Wednesday, February 09, 2005

Week 5

Last weekend I went home to do my grocery store shopping in Tula at a whole foods supermarket called "Wild Oats". Wild Oats has a wide variety of stuff, its like an organic Sam's, for Oklahoma atleast. It's interesting how many people are buying into this organic food craze and how expensive it is to eat food that is not processed or sprayed with pesticides.
I found an article that helped explain why these food that are healthier are untouchable for some people.
http://www.ivillage.co.uk/food/qas/0,,161170_179846,00.html
The article explains that since these foods grown in the soil are labor intensive they is obviously more cost involved. A lot of the reason that food at the grocery store is not outrageously expensive is because the trade for the food is not fair. A local coffee shop in town buys all of its coffee fair traide, which means that the coffee growers and the coffee bean pickers are paid fairly. THis is important because a lot of that coffee comes from third world countries and the workers are exploited.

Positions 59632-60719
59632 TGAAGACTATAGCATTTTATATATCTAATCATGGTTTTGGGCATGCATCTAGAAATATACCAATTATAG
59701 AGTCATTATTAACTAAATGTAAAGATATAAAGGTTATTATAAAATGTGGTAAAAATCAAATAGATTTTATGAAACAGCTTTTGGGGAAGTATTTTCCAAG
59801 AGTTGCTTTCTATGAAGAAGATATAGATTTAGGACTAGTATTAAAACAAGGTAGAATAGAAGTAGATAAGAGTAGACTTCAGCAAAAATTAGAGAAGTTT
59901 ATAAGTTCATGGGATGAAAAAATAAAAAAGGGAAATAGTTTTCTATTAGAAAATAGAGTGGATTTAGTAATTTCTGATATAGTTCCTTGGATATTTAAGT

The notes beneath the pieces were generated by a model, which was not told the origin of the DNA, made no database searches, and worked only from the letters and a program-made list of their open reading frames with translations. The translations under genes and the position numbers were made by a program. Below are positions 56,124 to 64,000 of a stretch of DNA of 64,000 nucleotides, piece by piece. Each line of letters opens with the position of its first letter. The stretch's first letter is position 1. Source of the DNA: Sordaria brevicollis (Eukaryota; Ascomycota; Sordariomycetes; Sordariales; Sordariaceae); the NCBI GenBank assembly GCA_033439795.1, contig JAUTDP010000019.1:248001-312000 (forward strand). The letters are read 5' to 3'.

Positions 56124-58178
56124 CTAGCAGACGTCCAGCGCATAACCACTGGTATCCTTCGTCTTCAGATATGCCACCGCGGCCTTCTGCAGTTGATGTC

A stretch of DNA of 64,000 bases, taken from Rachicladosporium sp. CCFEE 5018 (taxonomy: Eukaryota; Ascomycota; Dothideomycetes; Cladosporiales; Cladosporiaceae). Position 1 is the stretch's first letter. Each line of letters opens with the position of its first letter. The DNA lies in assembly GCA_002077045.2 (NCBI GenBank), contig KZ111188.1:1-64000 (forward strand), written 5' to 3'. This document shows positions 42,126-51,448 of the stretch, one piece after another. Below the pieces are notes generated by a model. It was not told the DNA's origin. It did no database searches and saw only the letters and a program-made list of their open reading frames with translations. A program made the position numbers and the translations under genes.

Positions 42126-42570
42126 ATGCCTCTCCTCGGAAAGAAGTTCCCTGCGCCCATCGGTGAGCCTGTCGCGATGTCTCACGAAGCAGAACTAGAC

This organic food issue is very interesting for sociology because it presents a familar issue of the haves and have-nots. Like many things in this society if you have the money, you can possess them. For instance, if individuals can afford to be eduated they will go to a university. Now we see that only those who can afford to eat healthy will. People living on government assistance can't afford organic food. Food at the grocery store typically has herbicides and other processes to prevent insects getting to it. This is all indicated in the article. These people who cannot afford to buy organic food are buying this food that could be potentially problematic for health.

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